Time goes by so incredibly fast! the six months I was able to spend in the US have gone by fast...too fast!
I left on July 28th (2001) for a six months internship in Rochester NY, without really knowing what I will do there and how it will be to spend such a "long" time in the states.
Well, after the first moth has gone by in no time I learned that the "long" stay wasn't realy that long. Six months is absolutely nothing when you live in a foreign country...unfortunately. Now that I am back in Germany I can't believe that it really was half a year I was away.
To make a long story short: it was great! I would even go further and say "It was the best time of my live!". Everybody who has the chance to work in another country then his own for some months or even one or two years should absolutely do it. What sounds like a long time actually goes by incredibly fast. If I would have had the choice to stay longer I would have stayed for another six months or even a year...unfortunately I had to leave for two reasons: my visa expired and the bad economy (as a consequence of September 11th's terrorist attacks).
The visa really wasn't the biggest problem, but the poor economy forced the company I was working for to reduce expenses significant and therefore the management decided to stop hiring new employees in most departments...unfortunately the department I was working for was one of those :-(
Since getting a (new) visa highly depends on having an employer in the USA, the visa problem was a direct result of the hire-stop and therefore it was sealed: I definitely had to go back...not forever maybe, but for now...leaving some really nice people and one wonderful person behind.

      But it's not only the people it's also some other, smaller things that are better or just different in the states. Things like the possibility to do the groceries 24 hours a day, 7 days a week, things like having the best places to eat perfect grilled steaks only a stone throw away or just the impressive fact how big this country is and how much space there is. Space for gigantic malls, groceries, company buildings and for living. As a result of this enormous amount of available space, there is also no reason to build in a space saving way and close to other facilities, therefore the distances in on city with it's suburbs are huge compared to countries like Germany.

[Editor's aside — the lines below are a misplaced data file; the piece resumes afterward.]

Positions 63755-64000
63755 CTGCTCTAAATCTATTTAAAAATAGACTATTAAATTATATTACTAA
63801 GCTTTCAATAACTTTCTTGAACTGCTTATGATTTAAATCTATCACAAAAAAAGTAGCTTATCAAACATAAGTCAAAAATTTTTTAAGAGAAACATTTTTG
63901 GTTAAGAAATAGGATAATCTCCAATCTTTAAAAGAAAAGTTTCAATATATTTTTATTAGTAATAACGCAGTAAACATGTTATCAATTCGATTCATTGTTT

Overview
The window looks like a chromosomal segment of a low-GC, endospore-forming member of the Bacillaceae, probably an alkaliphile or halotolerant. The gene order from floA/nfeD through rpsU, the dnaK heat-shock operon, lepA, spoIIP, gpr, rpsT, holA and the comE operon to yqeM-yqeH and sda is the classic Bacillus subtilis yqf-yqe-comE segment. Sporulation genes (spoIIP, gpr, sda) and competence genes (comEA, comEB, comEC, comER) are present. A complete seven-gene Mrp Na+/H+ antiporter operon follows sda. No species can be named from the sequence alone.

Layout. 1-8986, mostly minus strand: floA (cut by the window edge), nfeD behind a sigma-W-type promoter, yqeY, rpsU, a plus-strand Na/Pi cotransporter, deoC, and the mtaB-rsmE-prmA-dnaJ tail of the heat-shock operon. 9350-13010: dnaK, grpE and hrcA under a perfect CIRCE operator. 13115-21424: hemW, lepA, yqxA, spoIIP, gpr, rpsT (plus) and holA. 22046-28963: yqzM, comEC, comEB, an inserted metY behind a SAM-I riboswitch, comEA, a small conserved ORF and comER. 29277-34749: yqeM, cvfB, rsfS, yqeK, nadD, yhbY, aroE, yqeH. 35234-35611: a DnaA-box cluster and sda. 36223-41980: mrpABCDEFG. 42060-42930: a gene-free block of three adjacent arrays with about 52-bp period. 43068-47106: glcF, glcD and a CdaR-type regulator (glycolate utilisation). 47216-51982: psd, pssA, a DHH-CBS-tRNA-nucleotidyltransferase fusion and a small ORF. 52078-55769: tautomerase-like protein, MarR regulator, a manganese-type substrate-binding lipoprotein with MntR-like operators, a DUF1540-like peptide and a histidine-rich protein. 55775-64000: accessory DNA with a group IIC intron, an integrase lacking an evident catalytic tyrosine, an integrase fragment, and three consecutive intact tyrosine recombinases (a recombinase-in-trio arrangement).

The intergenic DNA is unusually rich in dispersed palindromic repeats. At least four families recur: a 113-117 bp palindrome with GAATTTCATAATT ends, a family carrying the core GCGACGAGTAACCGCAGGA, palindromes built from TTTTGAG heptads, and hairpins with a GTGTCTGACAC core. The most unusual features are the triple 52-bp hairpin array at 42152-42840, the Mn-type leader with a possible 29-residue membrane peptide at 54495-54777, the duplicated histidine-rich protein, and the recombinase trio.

It's not a surprise that almost everybody has a car in the USA, you are simply lost without a car! I figured that out one day when my car broke down (btw: you shouldn't trust an american car unless it is very, very new) and I had to spend a weekend without a car. It was impossible to do groceries or get anywhere without asking someone to take me there. Sure, there are places in the USA where you can live without a car, not many but there are some: New York City for example. With more than 8 million people living there (in the year 2000) it is absolutely necessary to have a good working public transportation system, you could even say you have to be crazy to own a car in NYC but with parking prizes of US$ 8,- or more for half an hour in Manhattan you also have to be rich.

      America, a country unlike all other countries, a culture created under the influences of many other cultures of the world. The big melting pot where actually nobody is a foreigner, no matter from which country he comes. I can only speak for the state of New York and some surrounding states, but here it was impressive (but actually not surprising) how open minded people where towards people from other countries, people like me. I had no problems getting to talk with other people, and nobody looked down at me because of my strange german accent and the bullshit I sometimes said when I tried to find the right words.

...to be continued